Not every minister would have been quite so cavalier about being handed control of the levers of Downing Street power.
Most would have relished every minute of their chance to run the country while Gordon Brown was out of town. But Lord Mandelson appears happy to combine work and pleasure by standing in for the Prime Minister from his Corfu poolside.
The all-powerful First Secretary of State has taken over responsibility for the day-to-day operation of the Whitehall machine from Labour's deputy leader, Harriet Harman, who began her holiday yesterday. But he will not let the small matter of deputising for Mr Brown prevent him from enjoying the 30C temperatures on the Greek holiday island for the next two days.
The result is that the heart of the British government has temporarily shifted this weekend 1,200 miles out of London to a villa with spectacular views of the Ionian Sea.
Lord Mandelson will not return to Britain until Monday. Aides will keep the sun-loving peer in touch with urgent developments via his BlackBerry and mobile phone – assuming he is not enjoying a dip in the water or an afternoon siesta.
They insisted there would be no need to organise an emergency flight home if a major crisis broke this weekend because Gordon Brown, who is on holiday a mere 420 miles away in his Fife constituency home, would step in.
But officials drew up a rota of Cabinet ministers to take charge throughout August to enable their workaholic boss to take a break.
The fact that Lord Mandelson, who was not even in the government last summer, has taken over while still in Corfu will be seen by admirers and detractors alike as fresh evidence of the huge influence he wields over the Brown administration.
His selection of holiday destination had already raised eyebrows, as his visit to the island last year provoked a political storm over the hospitality that he – and the shadow Chancellor George Osborne – received on board the yacht of the Russian oligarch Oleg Deripaska.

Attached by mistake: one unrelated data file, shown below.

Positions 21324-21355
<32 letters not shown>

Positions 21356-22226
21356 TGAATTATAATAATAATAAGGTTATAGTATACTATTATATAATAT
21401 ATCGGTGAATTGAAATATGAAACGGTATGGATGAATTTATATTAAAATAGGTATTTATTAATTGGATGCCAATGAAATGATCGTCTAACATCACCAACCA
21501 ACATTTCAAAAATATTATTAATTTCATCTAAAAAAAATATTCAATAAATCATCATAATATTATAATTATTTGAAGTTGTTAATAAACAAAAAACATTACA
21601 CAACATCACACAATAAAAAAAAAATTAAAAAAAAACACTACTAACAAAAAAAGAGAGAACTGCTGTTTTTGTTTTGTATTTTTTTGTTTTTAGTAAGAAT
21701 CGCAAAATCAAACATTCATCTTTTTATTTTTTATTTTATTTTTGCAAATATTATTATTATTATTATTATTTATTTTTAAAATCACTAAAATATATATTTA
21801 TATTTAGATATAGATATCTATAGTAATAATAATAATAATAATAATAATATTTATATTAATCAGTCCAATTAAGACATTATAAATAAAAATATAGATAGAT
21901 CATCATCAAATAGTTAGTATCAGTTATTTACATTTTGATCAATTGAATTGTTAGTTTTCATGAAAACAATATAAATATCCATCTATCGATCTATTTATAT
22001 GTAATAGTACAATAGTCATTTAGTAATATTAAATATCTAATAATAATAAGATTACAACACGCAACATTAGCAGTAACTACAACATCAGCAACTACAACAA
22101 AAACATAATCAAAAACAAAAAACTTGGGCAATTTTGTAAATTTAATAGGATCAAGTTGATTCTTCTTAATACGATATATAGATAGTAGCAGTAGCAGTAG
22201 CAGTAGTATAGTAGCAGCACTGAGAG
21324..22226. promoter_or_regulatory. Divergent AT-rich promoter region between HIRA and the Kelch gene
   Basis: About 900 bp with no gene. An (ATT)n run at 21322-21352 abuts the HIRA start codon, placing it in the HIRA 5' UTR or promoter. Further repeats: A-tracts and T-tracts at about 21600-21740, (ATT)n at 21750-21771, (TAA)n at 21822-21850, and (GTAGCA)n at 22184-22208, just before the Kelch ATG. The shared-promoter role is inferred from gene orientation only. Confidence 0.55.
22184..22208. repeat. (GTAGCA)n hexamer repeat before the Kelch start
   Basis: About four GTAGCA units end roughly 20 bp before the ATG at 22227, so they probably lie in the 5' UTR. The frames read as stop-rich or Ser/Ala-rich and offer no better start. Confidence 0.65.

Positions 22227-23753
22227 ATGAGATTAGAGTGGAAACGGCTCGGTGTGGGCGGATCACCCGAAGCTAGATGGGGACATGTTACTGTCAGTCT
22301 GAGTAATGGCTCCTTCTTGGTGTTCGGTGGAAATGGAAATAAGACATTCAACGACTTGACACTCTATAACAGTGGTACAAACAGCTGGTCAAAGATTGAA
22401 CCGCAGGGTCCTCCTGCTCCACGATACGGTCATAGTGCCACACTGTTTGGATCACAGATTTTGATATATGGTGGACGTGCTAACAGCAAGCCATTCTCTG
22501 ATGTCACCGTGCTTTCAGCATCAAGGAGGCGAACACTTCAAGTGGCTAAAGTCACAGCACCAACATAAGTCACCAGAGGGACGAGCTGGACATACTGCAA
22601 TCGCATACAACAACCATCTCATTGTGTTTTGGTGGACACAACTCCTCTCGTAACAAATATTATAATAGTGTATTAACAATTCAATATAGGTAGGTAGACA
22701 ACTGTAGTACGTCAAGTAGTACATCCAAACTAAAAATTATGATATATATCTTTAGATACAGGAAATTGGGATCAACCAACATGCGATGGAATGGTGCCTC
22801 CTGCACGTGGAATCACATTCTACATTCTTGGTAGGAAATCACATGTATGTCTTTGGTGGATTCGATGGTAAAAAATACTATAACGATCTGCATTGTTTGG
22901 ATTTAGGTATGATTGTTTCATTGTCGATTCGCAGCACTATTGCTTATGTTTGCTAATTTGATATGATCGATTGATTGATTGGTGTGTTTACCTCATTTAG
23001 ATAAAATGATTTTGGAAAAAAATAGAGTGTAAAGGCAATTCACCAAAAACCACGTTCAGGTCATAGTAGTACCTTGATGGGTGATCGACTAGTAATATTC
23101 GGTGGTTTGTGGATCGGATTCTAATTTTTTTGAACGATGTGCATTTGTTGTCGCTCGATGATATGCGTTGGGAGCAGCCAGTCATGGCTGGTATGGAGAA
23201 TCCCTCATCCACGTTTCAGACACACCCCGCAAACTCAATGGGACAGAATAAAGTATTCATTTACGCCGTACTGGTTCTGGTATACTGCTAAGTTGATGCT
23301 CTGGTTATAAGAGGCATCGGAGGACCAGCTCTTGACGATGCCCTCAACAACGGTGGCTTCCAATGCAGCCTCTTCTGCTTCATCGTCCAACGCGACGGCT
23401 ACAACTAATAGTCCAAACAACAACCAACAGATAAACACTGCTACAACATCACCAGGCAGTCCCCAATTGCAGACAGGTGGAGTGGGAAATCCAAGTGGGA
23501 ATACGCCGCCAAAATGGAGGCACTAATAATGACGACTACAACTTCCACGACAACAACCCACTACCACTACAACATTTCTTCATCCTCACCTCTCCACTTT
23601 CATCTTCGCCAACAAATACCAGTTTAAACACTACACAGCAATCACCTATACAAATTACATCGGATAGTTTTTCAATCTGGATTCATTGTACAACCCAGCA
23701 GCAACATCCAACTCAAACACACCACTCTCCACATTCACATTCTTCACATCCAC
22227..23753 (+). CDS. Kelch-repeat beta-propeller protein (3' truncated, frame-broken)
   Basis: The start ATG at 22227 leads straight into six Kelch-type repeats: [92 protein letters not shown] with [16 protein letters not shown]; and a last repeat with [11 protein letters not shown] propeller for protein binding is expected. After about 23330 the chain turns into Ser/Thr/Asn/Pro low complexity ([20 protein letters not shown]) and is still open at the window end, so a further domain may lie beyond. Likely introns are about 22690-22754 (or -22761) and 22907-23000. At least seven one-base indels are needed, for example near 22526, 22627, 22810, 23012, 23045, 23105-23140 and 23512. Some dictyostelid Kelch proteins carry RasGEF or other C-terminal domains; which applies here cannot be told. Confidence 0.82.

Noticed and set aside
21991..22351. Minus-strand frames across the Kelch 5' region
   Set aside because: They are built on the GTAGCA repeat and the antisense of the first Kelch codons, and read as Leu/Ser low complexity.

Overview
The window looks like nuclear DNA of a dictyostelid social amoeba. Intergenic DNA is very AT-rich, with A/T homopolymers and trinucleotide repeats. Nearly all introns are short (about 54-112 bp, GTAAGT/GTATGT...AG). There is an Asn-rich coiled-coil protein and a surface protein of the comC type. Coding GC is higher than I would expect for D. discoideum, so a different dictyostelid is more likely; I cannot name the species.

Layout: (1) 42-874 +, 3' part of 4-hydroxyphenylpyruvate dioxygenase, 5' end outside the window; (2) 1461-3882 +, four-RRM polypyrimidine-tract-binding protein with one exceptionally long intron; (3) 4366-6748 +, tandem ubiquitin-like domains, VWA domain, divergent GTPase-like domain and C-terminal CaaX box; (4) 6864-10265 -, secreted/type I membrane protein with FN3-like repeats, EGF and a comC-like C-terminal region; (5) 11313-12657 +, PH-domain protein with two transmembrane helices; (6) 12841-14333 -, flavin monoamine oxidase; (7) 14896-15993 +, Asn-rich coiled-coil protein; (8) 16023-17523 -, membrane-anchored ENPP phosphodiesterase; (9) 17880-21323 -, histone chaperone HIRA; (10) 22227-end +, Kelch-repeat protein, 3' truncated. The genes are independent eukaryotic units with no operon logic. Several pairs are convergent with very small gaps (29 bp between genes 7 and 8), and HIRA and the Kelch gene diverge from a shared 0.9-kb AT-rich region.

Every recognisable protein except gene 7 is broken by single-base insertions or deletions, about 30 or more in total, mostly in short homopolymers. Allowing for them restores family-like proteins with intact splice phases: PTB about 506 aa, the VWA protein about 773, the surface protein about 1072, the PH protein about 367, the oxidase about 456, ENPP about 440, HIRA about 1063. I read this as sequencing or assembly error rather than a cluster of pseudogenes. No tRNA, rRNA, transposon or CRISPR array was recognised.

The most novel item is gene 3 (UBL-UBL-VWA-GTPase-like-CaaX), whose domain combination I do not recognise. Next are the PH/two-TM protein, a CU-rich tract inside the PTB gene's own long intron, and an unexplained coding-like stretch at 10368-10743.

While Mr Osborne is steering clear of the island this year, Lord Mandelson flew out to Corfu last Monday. One fellow passenger reported that he was engrossed with his BlackBerry until the moment of take-off. He will be staying once again at the luxury villa owned by the Rothschild banking dynasty.
Last year his old friend Nat Rothschild became embroiled in the "yachtgate" controversy after arranging for him and Mr Osborne to meet Mr Deripaska.
Ms Harman "signed off" from duty on Thursday afternoon. She has flown off for a family holiday in Italy after a controversial 10-day spell in which she blamed the male dominance of banking for the global financial crisis and warned that men "cannot be left to run things on their own".
Government sources confirmed that the baton had passed to Lord Mandelson yesterday morning, when he still had three days of his Corfu holiday to run. His assumption of control appeared to run contrary to a warning last month from Mr Brown to ministers that they could not be "on call" with their families at home.
A Downing Street memo to Whitehall departments last month stressed: "The Prime Minister wants business to be fronted by ministers and expects duty ministers to be on duty in London or on departmental visits at all times."
In fact it appears that the most senior minister currently on duty in the capital is Tessa Jowell, the Cabinet Office Minister.
Last night a Downing Street source said Lord Mandelson's presence in Corfu would not affect the smooth operation of government. Plans are being drawn up for a series of events next week to highlight government initiatives to boost industry.
The source said: "Gordon remains in charge. This week Harriet has been around in London to help with the heavy lifting. Peter will be around to help next week. People are on call on BlackBerries and mobiles – Peter can do that from Corfu; Gordon can do that from Scotland.
"The wonders of modern technology," he added, "are such that it doesn't make a difference where you are. It's not like there has to be someone sitting in London all the time. We have never had any trouble getting hold of Peter."
He pointed out that Jack Straw, the Secretary of State for Justice, had taken the decision to free Ronnie Biggs from prison although he was away on holiday. Mr Straw and Alistair Darling, the Chancellor, will also have a week each "minding the shop" during the Prime Minister's holiday.
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